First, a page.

PRRI CEO Robert P. Jones on the 2020 Presidential Debate
Amid the national conversation on white supremacy and the 2020 presidential debate, PRRI CEO and founder Robert P. Jones shared his thoughts on Twitter. “Let’s be clear: ‘Law and order’ & references to ‘suburbs’ being threatened by low income housing are old tropes from the Republican ‘southern strategy,’ which exploited white racial fears for political gain. GOP apologized for this in 2005, Trump has resurrected it,” Jones said. PRRI data shows that 38% of white Christians think Trump’s decisions and behavior have encouraged white supremacy, while the majority (56%) think it has made no difference. Jones went on to question how white Christians could support white supremacy. “Regardless of what other grounds white Christians may have for supporting Trump, what is the country to make of our Christian faith if we can’t demand that all candidates unequivocally condemn white supremacist groups as a minimum condition of support?”
Catholics, Discrimination and the 2020 Election
A recent piece in The New York Times looks at the role Catholicism has played in the 2020 presidential election. PRRI data shows that 54% of white Catholics currently have a favorable opinion of President Trump, compared to 43% with a favorable opinion of former Vice President Biden. Times writer Annie Karni looks at additional PRRI data on whether Catholics feel discriminated against. “Fifty-one percent of white Catholics agreed with the idea that discrimination against white people was as much of a problem today as discrimination against racial minorities, according to a Public Religion Research Institute poll in June,” Karni writes.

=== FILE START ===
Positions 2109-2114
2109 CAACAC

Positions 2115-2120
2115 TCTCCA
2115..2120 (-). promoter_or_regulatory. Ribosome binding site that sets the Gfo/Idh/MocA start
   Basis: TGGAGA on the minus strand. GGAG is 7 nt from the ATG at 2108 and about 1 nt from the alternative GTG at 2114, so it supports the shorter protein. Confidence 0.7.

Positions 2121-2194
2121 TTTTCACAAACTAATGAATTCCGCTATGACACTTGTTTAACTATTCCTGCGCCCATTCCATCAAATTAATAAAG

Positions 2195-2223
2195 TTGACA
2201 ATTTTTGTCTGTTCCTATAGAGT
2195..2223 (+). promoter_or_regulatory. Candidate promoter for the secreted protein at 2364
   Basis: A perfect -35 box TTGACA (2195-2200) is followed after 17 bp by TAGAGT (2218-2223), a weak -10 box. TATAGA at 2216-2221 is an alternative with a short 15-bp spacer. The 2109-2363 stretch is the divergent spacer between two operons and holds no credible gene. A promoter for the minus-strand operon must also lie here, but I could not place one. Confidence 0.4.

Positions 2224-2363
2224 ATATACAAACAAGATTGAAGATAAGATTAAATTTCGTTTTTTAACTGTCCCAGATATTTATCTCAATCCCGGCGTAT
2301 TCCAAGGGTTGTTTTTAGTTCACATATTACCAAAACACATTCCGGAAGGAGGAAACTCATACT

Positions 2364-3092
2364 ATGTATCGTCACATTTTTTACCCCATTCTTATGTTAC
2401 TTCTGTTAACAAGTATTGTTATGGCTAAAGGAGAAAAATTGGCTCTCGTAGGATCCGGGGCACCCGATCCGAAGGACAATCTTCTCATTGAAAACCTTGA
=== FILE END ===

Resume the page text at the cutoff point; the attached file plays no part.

PRRI CEO Robert P. Jones Talks ‘White Too Long’ with Commonweal
In a recent interview with Commonweal, PRRI CEO and founder Robert P. Jones discussed the origins of his latest book, “White Too Long: The Legacy of White Supremacy in American Christianity.” “White Christianity baptized a worldview of white supremacy,” Jones tells Regina Munch. “There’s no greater source of legitimacy than to say something was handed down by God and supported by the Bible, and this is exactly the role that white Christian churches, both Protestant and Catholic, played.”
A Majority of Americans Say President Trump Encourages White Supremacists
According to PRRI data from 2019, a majority (57%) of Americans say President Donald Trump’s decisions and behavior have encouraged white supremacist groups. During Tuesday night’s presidential debate between Trump and former Vice President Joe Biden, the president refused to condemn white supremacist groups. When offered a specific group to condemn, the Proud Boys, Trump appeared to encourage their behavior. “Proud Boys, stand back, and stand by,” Trump said. Shortly after the exchange, the Proud Boys unveiled a new logo with President Trump’s quote as a new slogan. “The group is also reported to be selling merchandise based on the comments, including at a T-shirt reading “Proud Boys Standing By,” Newsweek reports. Additional PRRI data shows that fewer than one in ten (6%) say the president has discouraged white supremacist groups.
Republican CNN Contributor Says Trump Did Not Appeal to Women
PRRI’s most recent data shows that 35% of women have a favorable view of President Trump, compared to 47% of men. According to Scott Jennings, longtime adviser to Senate Majority Leader Mitch McConnell (R-KY) and current CNN contributor, President Donald Trump’s debate performance did not help his low ratings with women. “I cannot imagine he did anything tonight that any female viewer who was thinking about supporting him would have appreciated,” Jennings said following the 2020 presidential debate. “Trump has tried to close his gap with women by focusing on the suburbs,” note Gregory Krieg and Dan Merica of CNN.